What is a cancellation proceeding?
A cancellation proceeding is initiated by a party who is seeking to use a mark which is currently registered by someone else, or who believes that it is being (or will be) damaged by that registered mark. This proceeding is initiated by the party filing an application with the Trademark Trial and Appeal Board. The Board will then notify the trademark’s owner that a cancellation proceeding had been initiated.
A cancellation proceeding is a proceeding between the two parties (the trademark owner and the challenging party) that runs much like an in-court lawsuit. During the course of this proceeding, the parties will exchange evidence regarding their respective trademarks and other issues relevant to the cancellation proceeding. They will ultimately file briefs with the Board, which will review these briefs and make a decision as to whether the trademark should be canceled. If the Board determines that there is a valid ground for cancellation of the mark, the trademark will no longer be registered and the owner will no longer be entitled to exclude others from using the mark under the federal trademark scheme (but there may still be state rights in the mark).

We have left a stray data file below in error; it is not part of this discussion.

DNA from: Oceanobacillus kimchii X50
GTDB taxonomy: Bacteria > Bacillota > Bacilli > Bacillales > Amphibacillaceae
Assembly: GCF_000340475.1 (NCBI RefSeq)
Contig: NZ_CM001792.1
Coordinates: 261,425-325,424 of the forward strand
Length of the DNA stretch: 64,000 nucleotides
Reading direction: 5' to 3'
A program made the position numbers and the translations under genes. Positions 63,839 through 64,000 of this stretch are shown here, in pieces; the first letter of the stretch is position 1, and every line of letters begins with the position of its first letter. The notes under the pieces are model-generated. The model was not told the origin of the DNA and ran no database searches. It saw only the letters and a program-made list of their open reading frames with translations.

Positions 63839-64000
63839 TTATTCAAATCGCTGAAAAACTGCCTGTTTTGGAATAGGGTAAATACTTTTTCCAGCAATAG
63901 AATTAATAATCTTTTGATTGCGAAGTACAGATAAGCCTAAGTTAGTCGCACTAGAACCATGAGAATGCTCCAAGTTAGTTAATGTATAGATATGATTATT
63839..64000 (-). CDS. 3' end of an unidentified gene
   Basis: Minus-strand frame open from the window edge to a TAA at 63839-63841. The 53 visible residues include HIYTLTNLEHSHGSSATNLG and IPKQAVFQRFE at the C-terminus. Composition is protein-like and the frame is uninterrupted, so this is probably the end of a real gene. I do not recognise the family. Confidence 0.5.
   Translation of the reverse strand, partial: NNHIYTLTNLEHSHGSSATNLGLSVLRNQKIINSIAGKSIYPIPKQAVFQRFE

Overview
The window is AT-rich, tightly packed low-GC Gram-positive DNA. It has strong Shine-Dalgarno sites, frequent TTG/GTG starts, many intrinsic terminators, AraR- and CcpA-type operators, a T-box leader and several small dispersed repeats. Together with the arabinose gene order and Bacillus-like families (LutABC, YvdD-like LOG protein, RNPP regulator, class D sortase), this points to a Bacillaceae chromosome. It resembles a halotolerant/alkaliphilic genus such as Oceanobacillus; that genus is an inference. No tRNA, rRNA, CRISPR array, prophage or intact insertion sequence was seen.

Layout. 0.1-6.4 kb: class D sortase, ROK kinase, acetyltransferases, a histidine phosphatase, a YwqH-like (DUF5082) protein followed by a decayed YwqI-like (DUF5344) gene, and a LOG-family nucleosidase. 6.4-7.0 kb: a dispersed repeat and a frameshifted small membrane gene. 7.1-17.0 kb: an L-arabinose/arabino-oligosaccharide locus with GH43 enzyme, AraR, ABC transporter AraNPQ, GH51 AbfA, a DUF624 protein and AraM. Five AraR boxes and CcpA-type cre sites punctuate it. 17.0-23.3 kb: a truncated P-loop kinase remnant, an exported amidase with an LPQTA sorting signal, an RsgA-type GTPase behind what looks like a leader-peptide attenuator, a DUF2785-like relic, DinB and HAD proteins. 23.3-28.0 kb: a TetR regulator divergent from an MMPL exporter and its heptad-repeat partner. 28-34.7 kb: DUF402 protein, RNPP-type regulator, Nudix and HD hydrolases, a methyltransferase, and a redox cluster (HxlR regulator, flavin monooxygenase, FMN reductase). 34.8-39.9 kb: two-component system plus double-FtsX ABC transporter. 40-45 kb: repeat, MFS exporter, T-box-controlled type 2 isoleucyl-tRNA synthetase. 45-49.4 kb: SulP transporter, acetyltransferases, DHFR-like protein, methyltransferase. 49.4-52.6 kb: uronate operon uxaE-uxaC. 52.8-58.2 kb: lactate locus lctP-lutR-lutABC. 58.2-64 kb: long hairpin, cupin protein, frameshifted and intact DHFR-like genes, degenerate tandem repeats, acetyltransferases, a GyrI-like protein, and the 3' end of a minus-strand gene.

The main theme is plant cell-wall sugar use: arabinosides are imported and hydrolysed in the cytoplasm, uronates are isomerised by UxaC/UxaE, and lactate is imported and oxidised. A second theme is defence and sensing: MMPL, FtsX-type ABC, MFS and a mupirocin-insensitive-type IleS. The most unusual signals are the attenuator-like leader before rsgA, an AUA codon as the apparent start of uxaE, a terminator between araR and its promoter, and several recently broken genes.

The whole process of a cancellation proceeding, from start to finish, can take anywhere form one to several years.